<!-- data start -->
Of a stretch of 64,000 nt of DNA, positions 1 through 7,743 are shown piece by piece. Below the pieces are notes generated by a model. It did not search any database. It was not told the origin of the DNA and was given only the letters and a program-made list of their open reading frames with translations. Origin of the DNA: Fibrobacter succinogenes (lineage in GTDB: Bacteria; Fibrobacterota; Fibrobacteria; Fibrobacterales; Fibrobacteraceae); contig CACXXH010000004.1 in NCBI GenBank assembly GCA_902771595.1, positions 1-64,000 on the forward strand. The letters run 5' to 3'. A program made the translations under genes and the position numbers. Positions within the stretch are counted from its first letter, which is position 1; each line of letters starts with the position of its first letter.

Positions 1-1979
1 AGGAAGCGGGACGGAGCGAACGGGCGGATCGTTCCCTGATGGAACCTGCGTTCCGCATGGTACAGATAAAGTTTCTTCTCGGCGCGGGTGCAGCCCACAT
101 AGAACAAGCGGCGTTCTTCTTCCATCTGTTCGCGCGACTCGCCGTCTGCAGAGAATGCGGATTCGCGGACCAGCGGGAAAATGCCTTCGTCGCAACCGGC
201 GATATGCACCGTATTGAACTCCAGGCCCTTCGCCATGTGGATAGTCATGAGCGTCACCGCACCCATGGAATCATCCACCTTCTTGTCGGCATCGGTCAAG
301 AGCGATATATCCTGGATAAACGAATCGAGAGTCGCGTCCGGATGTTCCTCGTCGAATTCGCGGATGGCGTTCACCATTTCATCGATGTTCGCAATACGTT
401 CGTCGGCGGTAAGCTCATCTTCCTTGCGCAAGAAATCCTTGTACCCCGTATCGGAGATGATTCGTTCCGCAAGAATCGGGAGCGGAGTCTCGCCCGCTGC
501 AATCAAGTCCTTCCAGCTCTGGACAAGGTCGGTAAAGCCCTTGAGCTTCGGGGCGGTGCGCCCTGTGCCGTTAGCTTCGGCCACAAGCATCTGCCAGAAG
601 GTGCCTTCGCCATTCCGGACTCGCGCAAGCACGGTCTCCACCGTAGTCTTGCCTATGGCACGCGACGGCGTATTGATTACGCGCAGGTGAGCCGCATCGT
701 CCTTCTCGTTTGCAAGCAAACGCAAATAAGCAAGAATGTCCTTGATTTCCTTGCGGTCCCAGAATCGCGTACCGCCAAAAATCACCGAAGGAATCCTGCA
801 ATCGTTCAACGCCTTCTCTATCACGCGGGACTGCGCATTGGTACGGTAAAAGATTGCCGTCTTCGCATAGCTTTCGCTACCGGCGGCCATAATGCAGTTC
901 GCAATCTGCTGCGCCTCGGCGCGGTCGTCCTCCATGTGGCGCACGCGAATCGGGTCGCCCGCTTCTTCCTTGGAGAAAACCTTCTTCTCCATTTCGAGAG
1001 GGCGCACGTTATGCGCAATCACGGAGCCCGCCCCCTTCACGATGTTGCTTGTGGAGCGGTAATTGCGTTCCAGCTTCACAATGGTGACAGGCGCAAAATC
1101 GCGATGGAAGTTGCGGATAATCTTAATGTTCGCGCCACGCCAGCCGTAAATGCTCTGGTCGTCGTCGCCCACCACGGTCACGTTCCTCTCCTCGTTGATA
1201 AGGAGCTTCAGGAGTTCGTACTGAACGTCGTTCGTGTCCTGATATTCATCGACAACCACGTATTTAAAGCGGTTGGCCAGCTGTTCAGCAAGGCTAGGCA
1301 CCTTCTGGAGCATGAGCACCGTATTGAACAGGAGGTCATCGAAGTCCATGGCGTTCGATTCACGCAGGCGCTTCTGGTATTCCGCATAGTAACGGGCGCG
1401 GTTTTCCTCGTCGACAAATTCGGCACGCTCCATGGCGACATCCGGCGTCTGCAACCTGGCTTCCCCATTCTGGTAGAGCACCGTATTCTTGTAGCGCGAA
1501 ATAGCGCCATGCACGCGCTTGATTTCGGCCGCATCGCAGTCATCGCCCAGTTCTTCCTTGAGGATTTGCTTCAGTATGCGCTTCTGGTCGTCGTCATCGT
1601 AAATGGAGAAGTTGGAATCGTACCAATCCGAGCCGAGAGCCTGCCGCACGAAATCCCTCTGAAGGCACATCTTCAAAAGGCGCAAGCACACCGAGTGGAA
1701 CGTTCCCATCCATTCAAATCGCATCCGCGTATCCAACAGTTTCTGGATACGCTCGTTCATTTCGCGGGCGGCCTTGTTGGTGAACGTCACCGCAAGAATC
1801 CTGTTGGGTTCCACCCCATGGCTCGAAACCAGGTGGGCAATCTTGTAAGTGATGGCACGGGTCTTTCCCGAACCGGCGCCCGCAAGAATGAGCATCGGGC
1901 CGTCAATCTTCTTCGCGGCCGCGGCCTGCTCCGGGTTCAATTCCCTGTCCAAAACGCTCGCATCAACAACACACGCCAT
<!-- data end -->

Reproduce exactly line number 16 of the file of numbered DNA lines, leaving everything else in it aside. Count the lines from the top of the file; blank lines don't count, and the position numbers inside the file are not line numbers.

1301 CCTTCTGGAGCATGAGCACCGTATTGAACAGGAGGTCATCGAAGTCCATGGCGTTCGATTCACGCAGGCGCTTCTGGTATTCCGCATAGTAACGGGCGCG